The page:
Artist: The Dear Hunter

Album: Act IV: Rebirth in Reprise

Label: Equal Vision

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The Dear Hunter
Act IV: Rebirth in Reprise

With its initial three Act records (the first half of a planned six-chapter narrative), mastermind Casey Crescenzo composed an impeccably idiosyncratic amalgam of complex, heartfelt storytelling, magnificently dramatic melodies, and best of all, genre-defying twists and turns, pulling from pop, classical, progressive rock, and folk (among other genres). Although 2011’s The Color Spectrum and 2013’s Migrant were amazing in their own ways, fans have nevertheless spent six years clamoring for a proper follow-up to 2009’s Act III: Life and Death. Fortunately, it was well worth the wait.

By far the most orchestral and seamlessly sequenced record in the band’s career, Act IV: Rebirth in Reprise managers to offer plenty of gorgeous new gems (such as the Brian Wilson-esque “Waves”, the theatrical “A Night on the Town”, and the sorrowful “The Line”) while also showcasing exceptional conceptual continuity in referencing previous entries (namely, parts IV, V, and VI of “The Bitter Suite”). All in all, it’s another work of genius from one of today’s most exceptional bands. — Jordan Blum

 

Artist: Steven Wilson

Album: Hand. Cannot. Erase.

Label: Kscope

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Steven Wilson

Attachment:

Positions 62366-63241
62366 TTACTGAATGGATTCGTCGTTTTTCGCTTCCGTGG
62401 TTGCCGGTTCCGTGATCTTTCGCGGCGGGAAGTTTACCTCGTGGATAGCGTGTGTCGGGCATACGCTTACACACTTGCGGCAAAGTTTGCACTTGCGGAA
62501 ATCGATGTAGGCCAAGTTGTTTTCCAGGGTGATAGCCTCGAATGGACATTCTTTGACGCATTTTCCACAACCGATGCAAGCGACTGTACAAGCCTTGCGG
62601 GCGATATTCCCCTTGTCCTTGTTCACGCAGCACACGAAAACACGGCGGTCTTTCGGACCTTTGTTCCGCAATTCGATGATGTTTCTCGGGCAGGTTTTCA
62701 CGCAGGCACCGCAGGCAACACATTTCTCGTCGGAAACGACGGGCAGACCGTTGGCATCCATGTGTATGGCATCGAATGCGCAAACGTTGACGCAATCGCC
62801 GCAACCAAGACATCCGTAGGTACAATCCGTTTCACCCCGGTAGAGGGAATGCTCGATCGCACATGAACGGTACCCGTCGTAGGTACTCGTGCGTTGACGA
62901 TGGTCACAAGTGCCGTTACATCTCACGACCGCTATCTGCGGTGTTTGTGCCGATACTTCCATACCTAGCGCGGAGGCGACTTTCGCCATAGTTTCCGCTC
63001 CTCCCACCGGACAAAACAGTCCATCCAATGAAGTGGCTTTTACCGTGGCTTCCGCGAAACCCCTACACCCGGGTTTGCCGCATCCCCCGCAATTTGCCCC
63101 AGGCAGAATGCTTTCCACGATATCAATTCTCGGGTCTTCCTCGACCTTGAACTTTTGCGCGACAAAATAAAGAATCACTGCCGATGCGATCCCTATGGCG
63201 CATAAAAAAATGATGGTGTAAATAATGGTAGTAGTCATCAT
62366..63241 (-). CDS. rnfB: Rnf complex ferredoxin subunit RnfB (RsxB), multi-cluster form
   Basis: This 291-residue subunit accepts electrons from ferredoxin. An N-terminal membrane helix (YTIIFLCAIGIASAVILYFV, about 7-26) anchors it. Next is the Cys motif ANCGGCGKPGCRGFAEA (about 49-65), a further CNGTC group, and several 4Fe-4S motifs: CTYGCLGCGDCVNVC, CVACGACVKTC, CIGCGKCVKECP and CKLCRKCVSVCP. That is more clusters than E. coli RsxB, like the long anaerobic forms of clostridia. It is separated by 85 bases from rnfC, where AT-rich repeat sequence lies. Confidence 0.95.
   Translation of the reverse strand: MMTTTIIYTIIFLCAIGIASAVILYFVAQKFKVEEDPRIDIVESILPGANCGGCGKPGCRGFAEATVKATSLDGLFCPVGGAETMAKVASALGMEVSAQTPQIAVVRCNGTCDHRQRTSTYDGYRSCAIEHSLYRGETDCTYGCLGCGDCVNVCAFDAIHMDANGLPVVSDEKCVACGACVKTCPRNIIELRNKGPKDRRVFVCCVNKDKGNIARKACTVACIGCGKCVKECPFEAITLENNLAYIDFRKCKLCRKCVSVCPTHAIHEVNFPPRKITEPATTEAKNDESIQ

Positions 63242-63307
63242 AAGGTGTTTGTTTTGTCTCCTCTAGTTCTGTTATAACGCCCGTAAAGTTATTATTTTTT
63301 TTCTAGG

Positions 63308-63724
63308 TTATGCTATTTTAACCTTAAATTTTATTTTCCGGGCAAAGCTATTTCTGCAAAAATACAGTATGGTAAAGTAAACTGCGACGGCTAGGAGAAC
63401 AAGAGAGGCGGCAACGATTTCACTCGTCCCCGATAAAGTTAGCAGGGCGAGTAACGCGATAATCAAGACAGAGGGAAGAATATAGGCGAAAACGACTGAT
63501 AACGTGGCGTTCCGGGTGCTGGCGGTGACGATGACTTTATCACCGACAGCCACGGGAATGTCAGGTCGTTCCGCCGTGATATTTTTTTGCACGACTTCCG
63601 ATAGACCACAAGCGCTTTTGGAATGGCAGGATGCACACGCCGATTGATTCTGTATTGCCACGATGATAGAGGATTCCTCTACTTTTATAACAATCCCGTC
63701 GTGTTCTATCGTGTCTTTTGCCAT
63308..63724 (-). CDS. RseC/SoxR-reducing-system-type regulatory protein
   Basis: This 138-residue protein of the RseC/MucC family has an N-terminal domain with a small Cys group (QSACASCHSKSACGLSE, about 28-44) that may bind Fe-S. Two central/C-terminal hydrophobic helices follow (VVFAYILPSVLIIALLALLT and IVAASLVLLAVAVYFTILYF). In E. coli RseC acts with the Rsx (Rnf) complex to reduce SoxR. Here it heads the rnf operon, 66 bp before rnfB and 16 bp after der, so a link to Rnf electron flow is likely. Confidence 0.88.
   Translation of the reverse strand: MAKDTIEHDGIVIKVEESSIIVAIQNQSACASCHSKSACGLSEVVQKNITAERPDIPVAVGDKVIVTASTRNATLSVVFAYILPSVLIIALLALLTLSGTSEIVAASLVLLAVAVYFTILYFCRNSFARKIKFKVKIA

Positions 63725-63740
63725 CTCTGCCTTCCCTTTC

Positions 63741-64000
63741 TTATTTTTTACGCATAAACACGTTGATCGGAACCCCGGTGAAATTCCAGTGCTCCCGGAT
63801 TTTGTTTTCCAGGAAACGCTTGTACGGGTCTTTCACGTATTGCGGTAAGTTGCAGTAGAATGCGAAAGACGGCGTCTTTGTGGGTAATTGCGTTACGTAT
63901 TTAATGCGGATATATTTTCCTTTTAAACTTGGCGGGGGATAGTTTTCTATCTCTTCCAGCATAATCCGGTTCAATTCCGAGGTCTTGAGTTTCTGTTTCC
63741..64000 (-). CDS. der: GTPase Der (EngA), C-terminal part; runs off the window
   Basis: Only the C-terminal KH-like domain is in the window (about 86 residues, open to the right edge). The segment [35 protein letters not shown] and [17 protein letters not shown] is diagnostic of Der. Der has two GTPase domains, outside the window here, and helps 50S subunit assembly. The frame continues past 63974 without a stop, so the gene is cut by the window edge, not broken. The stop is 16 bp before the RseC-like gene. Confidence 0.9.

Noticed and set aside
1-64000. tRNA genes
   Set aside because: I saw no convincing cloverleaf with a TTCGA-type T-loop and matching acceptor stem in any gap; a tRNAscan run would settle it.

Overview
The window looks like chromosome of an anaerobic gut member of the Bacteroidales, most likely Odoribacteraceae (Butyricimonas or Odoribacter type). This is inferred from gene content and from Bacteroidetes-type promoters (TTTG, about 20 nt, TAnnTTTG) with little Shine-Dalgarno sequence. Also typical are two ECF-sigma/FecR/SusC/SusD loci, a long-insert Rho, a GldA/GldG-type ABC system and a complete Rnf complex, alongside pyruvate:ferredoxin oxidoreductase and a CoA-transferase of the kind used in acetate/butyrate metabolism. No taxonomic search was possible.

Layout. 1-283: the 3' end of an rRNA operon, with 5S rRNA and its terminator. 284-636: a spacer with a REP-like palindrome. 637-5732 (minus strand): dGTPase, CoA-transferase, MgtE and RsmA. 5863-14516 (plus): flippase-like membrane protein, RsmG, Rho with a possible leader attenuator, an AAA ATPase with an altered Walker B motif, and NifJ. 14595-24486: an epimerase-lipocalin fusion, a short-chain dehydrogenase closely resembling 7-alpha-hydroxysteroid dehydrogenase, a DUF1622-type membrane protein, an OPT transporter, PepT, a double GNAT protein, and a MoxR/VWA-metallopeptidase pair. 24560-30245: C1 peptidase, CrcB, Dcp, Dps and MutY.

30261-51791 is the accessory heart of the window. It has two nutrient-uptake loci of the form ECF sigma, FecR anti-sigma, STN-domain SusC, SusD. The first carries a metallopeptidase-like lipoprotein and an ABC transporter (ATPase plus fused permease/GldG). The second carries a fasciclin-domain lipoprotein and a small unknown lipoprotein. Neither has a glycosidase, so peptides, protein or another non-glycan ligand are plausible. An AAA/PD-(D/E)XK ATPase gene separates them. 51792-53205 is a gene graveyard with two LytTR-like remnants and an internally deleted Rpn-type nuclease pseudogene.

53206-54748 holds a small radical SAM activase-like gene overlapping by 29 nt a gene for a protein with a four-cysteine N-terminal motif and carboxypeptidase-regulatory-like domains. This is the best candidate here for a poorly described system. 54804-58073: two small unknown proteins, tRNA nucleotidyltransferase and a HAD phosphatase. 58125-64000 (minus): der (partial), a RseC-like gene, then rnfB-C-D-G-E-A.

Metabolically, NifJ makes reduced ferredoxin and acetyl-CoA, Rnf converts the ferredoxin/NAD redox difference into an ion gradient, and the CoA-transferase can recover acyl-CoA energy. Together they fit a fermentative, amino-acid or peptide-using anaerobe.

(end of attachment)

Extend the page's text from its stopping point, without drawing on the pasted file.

Hand. Cannot. Erase.

At this point, there’s little to discuss on the matter of Steven Wilson’s prog pedigree. Ever since Porcupine Tree took off in the early-to-mid-’00s, Wilson has been at the top of the genre, a fact further cemented by his highly successful solo career. Although genre has rarely been a consideration for Wilson, with 2013’s The Raven that Refused to Sing (and other stories) he wrote as pitch-perfect a ’70s prog record as anyone in the present day could. In contrast to the stylistic strictures of that retro prog format, Hand. Cannot. Erase. finds Wilson embracing every facet of his polychromatic tastes, including electronic (“Perfect Life”), metal (the operatic climax of “Ancestral”) and even pop (the title track). Wilson weaves these various sonic threads into a compelling narrative inspired by the tragic case of Joyce Carol Vincent, a young woman whose body was found two years after her death in her London flat. Wilson’s vast sonic repertoire proves to be the ideal complement to that melancholy narrative of urban isolation, resulting in one of the best albums of his career, and certainly of 2014 overall. — Brice Ezell

 

Artist: Between the Buried and Me

Album: Coma Ecliptic

Label: Metal Blade

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Between the Buried and Me
Coma Ecliptic

With 2012’s The Parallax II: Future Sequence, the North Carolina prog metallers of Between the Buried and Me forged the biggest iteration of their sonic yet. The maximalist and schizophrenic Future Sequence is technically impressive in the way everyone has come to expect from the band, but in doing so it suffers from serious compositional oversaturation. (The record does have its supporters, however, including my colleague, Jordan Blum.) Three years later, Between the Buried and Me has streamlined that sound without sacrificing complexity on Coma Ecliptic, a high-octane concept album that has these lads in fine form. Herky-jerky headbang rhythms (“The Coma Machine”), Queen-esque grandeur (“Life in Velvet”), and carnivalesque in the style of Faith No More (highlight “The Ectopic Stroll”) coalesce into a mind-melting yet coherent whole. Vexing and visceral, Coma Ecliptic is both Between the Buried and Me’s proggiest LP and its strongest outing since 2007’s Colors. — Brice Ezell